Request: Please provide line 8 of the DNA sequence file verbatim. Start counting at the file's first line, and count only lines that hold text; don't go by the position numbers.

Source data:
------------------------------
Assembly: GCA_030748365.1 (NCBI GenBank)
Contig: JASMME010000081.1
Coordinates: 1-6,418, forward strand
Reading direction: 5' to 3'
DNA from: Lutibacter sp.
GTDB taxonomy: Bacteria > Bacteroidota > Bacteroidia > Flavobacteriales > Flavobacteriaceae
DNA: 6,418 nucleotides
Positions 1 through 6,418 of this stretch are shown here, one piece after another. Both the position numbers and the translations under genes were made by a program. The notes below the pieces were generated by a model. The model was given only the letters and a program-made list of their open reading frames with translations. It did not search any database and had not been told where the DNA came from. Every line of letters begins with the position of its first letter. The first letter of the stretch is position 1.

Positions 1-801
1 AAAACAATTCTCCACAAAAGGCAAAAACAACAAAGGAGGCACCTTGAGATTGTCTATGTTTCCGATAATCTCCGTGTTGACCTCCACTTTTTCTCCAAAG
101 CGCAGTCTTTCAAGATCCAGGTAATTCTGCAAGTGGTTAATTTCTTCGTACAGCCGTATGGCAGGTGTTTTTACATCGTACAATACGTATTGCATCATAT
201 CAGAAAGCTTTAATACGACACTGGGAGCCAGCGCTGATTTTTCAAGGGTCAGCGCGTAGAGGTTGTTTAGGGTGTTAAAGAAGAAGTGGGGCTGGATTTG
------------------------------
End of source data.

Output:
Positions 1 through 6,418 of this stretch are shown here, one piece after another. Both the position numbers and the translations under genes were made by a program. The notes below the pieces were generated by a model. The model was given only the letters and a program-made list of their open reading frames with translations. It did not search any database and had not been told where the DNA came from. Every line of letters begins with the position of its first letter. The first letter of the stretch is position 1.